Hey all,

I have a conceptual question. I have a 2-dimensional grid with on/off (0/1) values for every cell it.
What I would like to do is to calculate the distance covered over cells with a value 0 and the distance covered over cells with a value of 1 when moving (or tracing a line) between point A (with coordinates x1,y1) and B (with coordinates x2,y2).

Now, I know, that the calculation of the distance mathematically is the sqrt ((x1-x2)^2 + (y1-y2)^2 ) but I don't really know how to differentiate between the 1 and 0 values.

Anyone having an idea on how to do this?

Thanks a lot everyone!

when moving (or tracing a line) between point A (with coordinates x1,y1) and B (with coordinates x2,y2).

If you know how to get from A to B, can't you count the number of grids as you go. Assuming that each grid is the same size, you can then multiply, or do you want to know how to trace a line between the two points as well?

Thanks for your replies! :)

More exactly, what I would like to do is: calculate the distance covered in cells which fulfill a given condition (for example =1). As the distance covered in every cell is potentially different (they are not necessarily crossed diagonally for example) this is more precise than calculating the number of cells crossed.

Any ideas on this?

Sure. I just don't know how to post them here. It's a grid representing the world (with 360x360 cells) each cell "containing" (1 or 0).

so you want straight path and one square is representing area which can be crosed on one path that crosses two sides of square and the length can be anything almost 0 (through corner) and sqrt(2) (through opposite corners)
You can attach files in advanced view through manage attachments button.

I only tested the style of importing the data to Python and which kind of amounts of 0 and 1 it has. I saved it first tab delimited as I am not XML guru.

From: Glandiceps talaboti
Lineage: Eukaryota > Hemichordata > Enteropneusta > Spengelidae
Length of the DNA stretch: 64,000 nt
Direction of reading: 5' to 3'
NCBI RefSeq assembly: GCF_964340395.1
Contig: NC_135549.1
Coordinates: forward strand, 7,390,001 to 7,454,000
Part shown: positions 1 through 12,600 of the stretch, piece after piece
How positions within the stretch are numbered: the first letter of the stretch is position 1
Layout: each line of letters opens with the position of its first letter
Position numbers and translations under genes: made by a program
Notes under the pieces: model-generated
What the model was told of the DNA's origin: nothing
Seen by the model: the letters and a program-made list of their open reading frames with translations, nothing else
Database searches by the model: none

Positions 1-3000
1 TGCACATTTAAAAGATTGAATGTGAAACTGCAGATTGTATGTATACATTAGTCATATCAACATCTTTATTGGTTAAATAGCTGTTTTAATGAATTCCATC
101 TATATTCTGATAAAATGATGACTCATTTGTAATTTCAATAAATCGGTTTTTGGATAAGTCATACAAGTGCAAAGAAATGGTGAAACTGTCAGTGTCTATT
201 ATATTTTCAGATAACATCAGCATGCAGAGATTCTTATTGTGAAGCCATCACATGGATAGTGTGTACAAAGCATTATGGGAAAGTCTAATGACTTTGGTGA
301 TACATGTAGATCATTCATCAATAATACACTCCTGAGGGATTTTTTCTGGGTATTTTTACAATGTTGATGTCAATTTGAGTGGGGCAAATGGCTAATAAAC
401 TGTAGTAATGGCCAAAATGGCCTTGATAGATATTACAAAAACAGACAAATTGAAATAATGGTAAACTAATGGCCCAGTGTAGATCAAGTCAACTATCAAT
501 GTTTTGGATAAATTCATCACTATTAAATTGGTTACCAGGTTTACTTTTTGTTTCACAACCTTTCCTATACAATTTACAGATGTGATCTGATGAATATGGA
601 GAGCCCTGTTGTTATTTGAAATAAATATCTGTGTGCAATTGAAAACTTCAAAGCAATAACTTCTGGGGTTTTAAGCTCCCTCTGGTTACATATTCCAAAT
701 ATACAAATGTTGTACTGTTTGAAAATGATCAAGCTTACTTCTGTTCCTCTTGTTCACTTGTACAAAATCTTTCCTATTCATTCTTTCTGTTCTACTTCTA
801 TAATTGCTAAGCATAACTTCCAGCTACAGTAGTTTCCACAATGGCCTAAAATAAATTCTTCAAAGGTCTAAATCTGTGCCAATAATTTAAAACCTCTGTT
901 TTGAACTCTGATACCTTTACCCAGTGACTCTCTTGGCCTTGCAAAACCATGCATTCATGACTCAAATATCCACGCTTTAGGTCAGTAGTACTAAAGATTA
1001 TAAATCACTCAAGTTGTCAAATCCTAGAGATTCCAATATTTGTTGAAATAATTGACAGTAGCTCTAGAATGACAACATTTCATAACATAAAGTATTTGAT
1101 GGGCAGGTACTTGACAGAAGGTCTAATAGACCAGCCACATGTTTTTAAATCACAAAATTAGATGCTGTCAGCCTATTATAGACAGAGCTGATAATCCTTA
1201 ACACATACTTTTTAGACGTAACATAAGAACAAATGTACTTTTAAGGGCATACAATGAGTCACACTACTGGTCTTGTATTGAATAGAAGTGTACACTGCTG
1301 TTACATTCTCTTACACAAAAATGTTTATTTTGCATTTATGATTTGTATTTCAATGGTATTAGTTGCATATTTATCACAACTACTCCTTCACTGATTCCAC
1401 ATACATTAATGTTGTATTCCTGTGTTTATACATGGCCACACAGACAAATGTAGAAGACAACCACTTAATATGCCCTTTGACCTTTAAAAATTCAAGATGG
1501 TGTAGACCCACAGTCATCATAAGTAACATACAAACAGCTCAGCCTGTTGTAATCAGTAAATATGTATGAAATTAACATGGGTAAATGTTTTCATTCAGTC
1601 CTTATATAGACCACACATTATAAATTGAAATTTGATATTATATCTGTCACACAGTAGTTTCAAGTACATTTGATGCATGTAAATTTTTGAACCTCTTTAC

import pretty
data=[i.rstrip().split('\t') for i in open('testdatadaniweb.txt').readlines()]
data_noh=[ ''.join(x)       ## without headers as list of '01' strings
           for x in [
               d[1:] for d in data[1:]
               ]
           ]

print " %i x %i (%i cells) " % (len(data_noh),len(data_noh[0]),len(data_noh)*len(data_noh[0]))
for i in data_noh: print i
pretty.ppr('Statistics of 0 and 1 counts (0 count,1 count)')
pretty.ppr( [(x.count('0'),x.count('1')) for x in data_noh] )
print 'Total: ', "".join(data_noh).count('0'), ':', "".join(data_noh).count('1'),

My basic idea for you is:
Do line formula
Solve it for each crossing of cell both x and y direction.
Register tag of next square entered by cell crossing to list
Multiply the tag info by string coefficient (or some trig function to be figured out, the line length mathematical formula for pieces)
Multiply by size of cell
Sum up for the tag you want.

This can also be done recursively:
first x and y crossing save info to totalling variables
do the function from this crossing until end of the string

There however we hit, however, the limited functionality of Python recursion (recursion limit), so better to do in a loop.

Edited 6 Years Ago by pyTony: n/a

You should not need to do the line formula again as you can solve the formula for point x=1, and multiply by the difference of x in crossing points (only change of scale).

Hey thanks again for your input everyone!

Just an additional question: If the map represents the Earth, how could I make sure that when passing the left (West) limit of the map, I end up on the right (East) side of it again? Anyone having any idea on this?

Cheers!

What is value range. Basically usually we use modulo calculations. If we have values in range -180..180 (x+1)%360-180 to go east and (x+359)%360-180 west.

Sorry, that post was without testing in reality you must also add 180 in brackets

>>> x=-180
>>> (x+1+180)%360-180
-179
>>> x=180
>>> (x+359+180)%360-180
179
>>> x=-180
>>> (x+359+180)%360-180 ## -1 -> 360-1=+359
179

Edited 6 Years Ago by pyTony: n/a

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